Film Review: The Nest

Sean Durkin’s long-awaited follow-up to 2011’s Martha Marcy May Marlene begins with a static shot of an unassuming suburban car port circa 1980-something and an ominous score. The family who dwells inside the house are indeed about to have their lives turned upside-down, but it’s not because of a ghost, demonic possession or a violent home invasion. The monster that terrorizes the family in The Nest is capitalism, and it’s a most insidious foe because it is pervasive, amorphous, and so, very real.

Jude Law (The Talented Mr. Ripley) stars as Rory, a British business man in the nebulous field of “finance”, who feels he has spent enough time wallowing in American mediocrity so that his horse-loving wife, Allison (Carrie Coon, TVs Fargo, The Leftovers) can be close to her family. He longs to return to the lucrative and fast-paced office life he enjoyed in London before he became Husband of the Year. He’s had enough of bringing Allison coffee every morning and getting the kids off to school so she can go to work at the local stables. When we first meet Rory, he’s schmoozing it up on the phone with an old colleague, and definitely trying too hard. If you wonder how well Rory’s schtick goes over in the London office, you’ll find out soon enough that most people see through his shit immediately. They keep him around because he seems “a nice enough chap” or perhaps because it’s because he looks like Jude Law. Regardless, Rory manages to carve a space for himself in his old office, and has already planned out everything before saying word one to Allison…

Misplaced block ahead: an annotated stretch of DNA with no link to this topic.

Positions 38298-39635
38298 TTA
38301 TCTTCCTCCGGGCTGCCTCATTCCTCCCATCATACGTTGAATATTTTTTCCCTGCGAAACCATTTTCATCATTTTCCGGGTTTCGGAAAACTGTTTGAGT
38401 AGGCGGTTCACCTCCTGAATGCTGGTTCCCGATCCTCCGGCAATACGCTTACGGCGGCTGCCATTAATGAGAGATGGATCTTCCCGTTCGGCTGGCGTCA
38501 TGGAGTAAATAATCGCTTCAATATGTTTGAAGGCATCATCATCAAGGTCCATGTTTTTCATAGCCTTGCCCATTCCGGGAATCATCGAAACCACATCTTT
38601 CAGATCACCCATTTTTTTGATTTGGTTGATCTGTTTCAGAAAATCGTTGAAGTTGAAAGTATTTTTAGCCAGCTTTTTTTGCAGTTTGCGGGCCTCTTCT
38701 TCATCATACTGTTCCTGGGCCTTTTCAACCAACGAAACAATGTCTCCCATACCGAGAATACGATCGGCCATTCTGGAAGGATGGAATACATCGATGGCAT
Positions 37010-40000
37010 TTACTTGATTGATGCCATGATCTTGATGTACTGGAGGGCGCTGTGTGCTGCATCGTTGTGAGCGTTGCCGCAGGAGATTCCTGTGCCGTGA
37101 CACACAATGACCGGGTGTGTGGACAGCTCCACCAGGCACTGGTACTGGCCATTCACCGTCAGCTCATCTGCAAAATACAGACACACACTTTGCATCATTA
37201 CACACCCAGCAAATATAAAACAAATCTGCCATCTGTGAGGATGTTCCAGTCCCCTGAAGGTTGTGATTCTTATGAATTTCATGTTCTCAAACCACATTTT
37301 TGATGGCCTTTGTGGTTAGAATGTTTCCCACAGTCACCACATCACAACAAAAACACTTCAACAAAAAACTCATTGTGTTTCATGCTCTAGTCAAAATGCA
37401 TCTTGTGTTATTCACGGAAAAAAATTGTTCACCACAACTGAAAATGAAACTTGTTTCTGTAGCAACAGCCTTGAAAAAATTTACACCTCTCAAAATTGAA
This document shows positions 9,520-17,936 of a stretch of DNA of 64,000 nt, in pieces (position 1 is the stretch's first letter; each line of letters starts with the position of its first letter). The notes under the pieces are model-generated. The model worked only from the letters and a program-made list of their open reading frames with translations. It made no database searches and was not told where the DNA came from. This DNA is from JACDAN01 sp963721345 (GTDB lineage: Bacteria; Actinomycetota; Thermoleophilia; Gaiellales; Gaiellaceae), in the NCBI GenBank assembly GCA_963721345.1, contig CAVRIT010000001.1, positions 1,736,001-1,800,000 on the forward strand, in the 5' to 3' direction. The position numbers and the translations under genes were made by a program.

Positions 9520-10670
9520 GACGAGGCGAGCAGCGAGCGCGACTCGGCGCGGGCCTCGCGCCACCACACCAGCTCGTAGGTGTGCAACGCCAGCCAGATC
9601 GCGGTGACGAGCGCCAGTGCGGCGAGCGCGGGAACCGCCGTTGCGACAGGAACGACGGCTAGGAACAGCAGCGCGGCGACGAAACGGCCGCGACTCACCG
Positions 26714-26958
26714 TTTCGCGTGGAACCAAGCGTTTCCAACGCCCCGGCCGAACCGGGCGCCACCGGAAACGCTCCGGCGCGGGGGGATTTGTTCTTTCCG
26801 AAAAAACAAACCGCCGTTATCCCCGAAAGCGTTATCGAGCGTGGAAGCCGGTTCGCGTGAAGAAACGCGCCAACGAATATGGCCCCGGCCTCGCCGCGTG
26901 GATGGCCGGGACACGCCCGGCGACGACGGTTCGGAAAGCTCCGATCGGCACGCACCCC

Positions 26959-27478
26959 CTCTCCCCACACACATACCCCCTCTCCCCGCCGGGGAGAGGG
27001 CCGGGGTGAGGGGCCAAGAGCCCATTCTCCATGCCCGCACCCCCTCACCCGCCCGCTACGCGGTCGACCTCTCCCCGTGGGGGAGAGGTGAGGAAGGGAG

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Film Review: I’ve Got Issues

The landscape of film and television is about to change. Robert Pattinson made it two days on a big-budget movie set before contracting COVID, which means the entertainment world is nowhere near ready to return to “normal”. We simply can’t have that many people in a room together without endangering each other’s health. Now is the time for directors like Steve Collins to shine. His latest effort, I’ve Got Issues, is a low-budget collection of existential vignettes starring an average of no more than 2-3 characters at a time. What could be safer to shoot? You don’t even need to gather a bunch of effects artists together for post-production. Someone in a basement with a single laptop could handle that job. Wham, bam, cinema!

Of course, you’d have to be into the premise. With I’ve Got Issues, Collins posits that day-to-day life of regular folk is a lonely, emotionally draining, seemingly pointless uphill battle. (At the moment, I reckon he’d have a hard time finding someone to argue this notion.) Collins handpicked a cast of character actors with a capitol C to embody his Joe and Jane Does in their Sisyphean lives. Among them, Macon Blair (I Don’t Feel at Home in This World Anymore), Maria Thayer (TVs Eagleheart) Paul Gordon (The Happy Poet), Sam Eidson (Zero Charisma), Byron Brown (Mustang Island), and John Merriman (Sister Aimee). Comedian Jim Gaffigan provides occasional narration with a bleak, deadpan delivery that’s nonetheless tinged with hope. The actors are all fully committed to their scenes which helps sell the absurdity…

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